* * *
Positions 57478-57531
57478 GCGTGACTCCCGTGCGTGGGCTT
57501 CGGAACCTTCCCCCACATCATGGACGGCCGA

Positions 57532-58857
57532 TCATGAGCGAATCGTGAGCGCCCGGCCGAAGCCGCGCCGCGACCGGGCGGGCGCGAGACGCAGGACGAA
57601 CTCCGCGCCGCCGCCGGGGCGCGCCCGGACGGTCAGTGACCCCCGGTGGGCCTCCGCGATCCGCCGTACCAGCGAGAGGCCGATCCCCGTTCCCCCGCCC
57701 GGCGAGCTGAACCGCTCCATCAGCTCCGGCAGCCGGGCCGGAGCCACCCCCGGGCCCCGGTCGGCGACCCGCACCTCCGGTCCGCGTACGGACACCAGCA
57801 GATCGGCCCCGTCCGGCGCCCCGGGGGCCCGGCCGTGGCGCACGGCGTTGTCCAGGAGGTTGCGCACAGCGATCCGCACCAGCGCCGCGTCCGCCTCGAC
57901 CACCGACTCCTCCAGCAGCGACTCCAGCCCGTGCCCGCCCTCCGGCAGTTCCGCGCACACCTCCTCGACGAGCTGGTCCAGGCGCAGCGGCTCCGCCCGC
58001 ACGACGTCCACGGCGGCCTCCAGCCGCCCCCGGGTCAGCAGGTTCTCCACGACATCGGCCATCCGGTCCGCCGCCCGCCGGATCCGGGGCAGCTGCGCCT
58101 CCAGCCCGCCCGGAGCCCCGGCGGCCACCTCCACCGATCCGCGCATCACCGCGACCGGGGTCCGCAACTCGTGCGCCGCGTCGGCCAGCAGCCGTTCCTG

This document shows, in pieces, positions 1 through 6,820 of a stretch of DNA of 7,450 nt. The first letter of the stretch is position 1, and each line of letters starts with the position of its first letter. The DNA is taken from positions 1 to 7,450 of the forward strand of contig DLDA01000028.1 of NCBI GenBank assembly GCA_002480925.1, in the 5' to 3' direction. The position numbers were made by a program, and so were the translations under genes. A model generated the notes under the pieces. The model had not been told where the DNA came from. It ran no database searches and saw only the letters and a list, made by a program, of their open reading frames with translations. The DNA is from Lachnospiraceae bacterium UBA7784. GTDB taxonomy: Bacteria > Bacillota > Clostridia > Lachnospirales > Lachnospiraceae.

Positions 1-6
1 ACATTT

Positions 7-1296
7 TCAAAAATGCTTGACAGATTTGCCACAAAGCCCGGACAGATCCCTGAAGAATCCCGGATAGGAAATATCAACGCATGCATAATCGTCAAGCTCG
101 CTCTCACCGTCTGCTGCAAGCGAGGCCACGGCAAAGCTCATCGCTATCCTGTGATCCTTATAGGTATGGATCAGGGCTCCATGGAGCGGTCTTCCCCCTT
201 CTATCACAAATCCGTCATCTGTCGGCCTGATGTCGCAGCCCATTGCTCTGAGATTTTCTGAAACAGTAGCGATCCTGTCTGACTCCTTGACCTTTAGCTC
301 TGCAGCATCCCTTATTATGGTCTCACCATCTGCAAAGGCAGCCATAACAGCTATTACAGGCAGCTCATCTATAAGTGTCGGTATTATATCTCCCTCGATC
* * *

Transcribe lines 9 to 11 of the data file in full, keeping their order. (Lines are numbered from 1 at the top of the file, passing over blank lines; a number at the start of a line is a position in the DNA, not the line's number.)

57901 CACCGACTCCTCCAGCAGCGACTCCAGCCCGTGCCCGCCCTCCGGCAGTTCCGCGCACACCTCCTCGACGAGCTGGTCCAGGCGCAGCGGCTCCGCCCGC
58001 ACGACGTCCACGGCGGCCTCCAGCCGCCCCCGGGTCAGCAGGTTCTCCACGACATCGGCCATCCGGTCCGCCGCCCGCCGGATCCGGGGCAGCTGCGCCT
58101 CCAGCCCGCCCGGAGCCCCGGCGGCCACCTCCACCGATCCGCGCATCACCGCGACCGGGGTCCGCAACTCGTGCGCCGCGTCGGCCAGCAGCCGTTCCTG